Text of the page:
The United Food and Commercial Workers Canada Local 1518 is waiting for a decision from the Labour Relations Board of British Columbia on its application to classify drivers using the Uber Technologies Inc. and Lyft Inc. apps as employees.

Currently, drivers in other Canadian jurisdictions are classified as independent contractors, which means they aren’t covered by the province’s Employment Standards Act.

While the two ride-sharing companies aren’t yet operating in B.C., the union is making its push to have drivers designated as employees in anticipation of the apps launching their services in the province, which is expected in a matter of weeks.

Read: Uber loses U.K. case on worker rights, expected to appeal

Under the ESA, employees in the province must be paid minimum wage and are entitled to vacation days, or payment in lieu of vacation.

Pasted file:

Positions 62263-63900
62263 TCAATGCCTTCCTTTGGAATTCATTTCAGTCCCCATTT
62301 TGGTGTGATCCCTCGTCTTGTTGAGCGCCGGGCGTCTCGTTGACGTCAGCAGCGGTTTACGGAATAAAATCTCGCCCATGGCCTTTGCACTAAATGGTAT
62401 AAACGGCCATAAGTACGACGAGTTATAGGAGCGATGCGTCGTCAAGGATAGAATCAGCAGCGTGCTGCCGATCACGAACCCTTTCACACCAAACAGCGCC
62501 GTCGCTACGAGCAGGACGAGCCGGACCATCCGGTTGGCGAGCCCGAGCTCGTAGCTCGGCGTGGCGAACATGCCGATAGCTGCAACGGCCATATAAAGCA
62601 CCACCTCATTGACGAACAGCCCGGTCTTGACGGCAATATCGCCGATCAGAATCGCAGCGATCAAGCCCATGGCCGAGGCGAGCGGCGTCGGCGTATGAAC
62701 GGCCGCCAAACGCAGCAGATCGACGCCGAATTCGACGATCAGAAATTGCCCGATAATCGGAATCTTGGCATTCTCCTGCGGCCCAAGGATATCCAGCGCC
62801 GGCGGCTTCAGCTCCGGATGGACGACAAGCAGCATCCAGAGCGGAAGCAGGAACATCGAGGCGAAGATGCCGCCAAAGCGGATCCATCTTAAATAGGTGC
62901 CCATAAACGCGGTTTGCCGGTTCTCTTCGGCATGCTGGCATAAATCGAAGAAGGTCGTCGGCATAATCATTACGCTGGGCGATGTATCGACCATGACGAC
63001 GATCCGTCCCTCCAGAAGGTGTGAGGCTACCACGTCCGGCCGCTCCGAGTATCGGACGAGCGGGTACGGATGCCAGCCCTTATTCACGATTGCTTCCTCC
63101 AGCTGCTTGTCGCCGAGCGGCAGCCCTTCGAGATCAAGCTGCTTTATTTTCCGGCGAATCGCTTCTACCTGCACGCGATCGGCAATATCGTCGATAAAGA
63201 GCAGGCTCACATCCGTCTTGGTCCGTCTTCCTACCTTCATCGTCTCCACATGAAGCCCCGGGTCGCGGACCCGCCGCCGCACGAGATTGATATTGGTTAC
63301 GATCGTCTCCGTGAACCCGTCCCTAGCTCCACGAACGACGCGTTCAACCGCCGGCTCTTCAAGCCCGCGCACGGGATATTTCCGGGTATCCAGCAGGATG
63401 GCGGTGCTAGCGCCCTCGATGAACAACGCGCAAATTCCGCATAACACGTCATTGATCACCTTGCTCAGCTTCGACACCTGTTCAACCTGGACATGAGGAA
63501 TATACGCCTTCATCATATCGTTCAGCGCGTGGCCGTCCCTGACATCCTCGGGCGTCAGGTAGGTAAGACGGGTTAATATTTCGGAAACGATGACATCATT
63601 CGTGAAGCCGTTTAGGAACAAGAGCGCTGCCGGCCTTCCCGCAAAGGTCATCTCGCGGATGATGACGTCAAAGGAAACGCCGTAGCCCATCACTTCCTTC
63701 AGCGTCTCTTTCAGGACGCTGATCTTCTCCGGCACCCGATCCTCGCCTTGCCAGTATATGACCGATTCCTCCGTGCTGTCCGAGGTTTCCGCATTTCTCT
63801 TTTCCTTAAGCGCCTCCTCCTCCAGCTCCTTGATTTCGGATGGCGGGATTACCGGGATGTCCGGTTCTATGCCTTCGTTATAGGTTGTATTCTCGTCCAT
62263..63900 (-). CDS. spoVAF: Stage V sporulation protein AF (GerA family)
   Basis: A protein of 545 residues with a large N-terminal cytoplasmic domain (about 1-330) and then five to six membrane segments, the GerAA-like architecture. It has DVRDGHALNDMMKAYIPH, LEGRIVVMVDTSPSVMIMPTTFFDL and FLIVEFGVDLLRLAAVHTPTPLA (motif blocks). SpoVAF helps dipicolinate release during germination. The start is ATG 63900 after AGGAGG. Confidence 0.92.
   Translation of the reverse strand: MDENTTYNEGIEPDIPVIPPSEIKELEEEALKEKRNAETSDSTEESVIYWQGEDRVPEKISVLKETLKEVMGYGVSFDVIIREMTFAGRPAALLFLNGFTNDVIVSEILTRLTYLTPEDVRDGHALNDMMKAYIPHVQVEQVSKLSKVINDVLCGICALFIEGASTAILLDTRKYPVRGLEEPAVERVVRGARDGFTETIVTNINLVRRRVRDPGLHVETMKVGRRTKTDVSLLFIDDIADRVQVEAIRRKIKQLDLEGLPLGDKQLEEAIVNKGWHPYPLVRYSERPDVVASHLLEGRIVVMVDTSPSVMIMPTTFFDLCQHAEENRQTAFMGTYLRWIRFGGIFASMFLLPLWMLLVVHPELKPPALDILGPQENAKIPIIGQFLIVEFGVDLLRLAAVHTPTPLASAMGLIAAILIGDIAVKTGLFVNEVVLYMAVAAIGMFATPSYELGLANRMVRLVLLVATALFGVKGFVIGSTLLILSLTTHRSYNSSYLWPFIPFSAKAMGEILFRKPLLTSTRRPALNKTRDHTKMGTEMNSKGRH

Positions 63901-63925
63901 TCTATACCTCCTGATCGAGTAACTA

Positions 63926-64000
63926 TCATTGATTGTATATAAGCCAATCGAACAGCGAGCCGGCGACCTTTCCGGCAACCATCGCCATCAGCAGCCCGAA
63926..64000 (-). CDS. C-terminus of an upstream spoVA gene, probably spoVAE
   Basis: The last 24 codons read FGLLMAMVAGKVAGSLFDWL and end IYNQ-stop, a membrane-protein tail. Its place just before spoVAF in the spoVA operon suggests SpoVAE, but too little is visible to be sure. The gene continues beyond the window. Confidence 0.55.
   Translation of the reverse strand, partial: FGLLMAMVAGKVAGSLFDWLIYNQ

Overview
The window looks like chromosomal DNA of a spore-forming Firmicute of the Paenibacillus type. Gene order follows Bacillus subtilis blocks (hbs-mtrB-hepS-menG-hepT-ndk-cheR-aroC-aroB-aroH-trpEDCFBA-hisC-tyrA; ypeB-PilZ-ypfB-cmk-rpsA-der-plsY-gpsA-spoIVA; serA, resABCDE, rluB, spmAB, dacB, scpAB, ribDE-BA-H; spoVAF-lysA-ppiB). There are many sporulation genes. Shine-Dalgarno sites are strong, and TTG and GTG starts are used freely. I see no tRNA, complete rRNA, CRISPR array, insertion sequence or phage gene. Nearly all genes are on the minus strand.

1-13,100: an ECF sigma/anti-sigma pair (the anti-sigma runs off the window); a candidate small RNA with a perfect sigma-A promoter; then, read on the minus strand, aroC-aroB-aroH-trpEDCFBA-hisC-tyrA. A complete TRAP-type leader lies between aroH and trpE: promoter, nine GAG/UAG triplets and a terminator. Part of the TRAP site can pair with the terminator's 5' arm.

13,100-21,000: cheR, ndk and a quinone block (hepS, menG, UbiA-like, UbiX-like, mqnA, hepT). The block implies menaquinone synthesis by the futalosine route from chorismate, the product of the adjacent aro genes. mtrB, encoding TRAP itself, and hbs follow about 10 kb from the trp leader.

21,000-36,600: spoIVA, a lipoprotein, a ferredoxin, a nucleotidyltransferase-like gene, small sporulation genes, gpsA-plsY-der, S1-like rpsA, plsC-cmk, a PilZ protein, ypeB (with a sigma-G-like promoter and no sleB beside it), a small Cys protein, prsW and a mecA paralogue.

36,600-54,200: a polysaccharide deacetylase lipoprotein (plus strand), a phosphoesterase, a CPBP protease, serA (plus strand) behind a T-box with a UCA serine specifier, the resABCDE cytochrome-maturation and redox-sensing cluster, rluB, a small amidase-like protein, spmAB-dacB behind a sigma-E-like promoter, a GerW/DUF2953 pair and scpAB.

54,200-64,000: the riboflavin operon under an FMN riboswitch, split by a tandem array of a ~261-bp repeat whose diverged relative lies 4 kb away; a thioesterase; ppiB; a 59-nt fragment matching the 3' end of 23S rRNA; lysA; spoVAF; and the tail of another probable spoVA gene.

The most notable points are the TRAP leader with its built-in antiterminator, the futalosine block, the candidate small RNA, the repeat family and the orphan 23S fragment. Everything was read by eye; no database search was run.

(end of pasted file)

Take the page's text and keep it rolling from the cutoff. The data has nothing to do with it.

The union is also concerned about wording in the agreements ride-share drivers must make in order to operate using the app. “We have reviewed the terms of Lyft and Uber’s agreements and in our assessment they are in violation of B.C. labour laws,” said Kim Novak, president of the UFCW 1518, in a press release. “They are asking drivers in B.C. to sign contracts that require them not to engage in collective actions. This is completely unacceptable. Many jurisdictions have scrambled to protect workers after the fact. We want to make sure that workers are protected before ride-hailing services launch.”

Read: Uber Toronto drivers unionizing for minimum wage, sick and vacation days

Hundreds of Uber drivers joined the UFCW in Ontario earlier this year.

“Rather than comply with the law, these ride-hailing companies ignore it and that is completely unacceptable here in B.C., Ontario or any jurisdiction,” says Pablo Godoy, UFCW Canada’s national director of gig and platform employer initiatives. “Ride-hailing drivers are employees who deserve the same rights and protections as all workers — including the right to unionize and bargain collectively.”

Uber and Lyft were unable to respond to Benefits Canada‘s request for comment by the time of publication.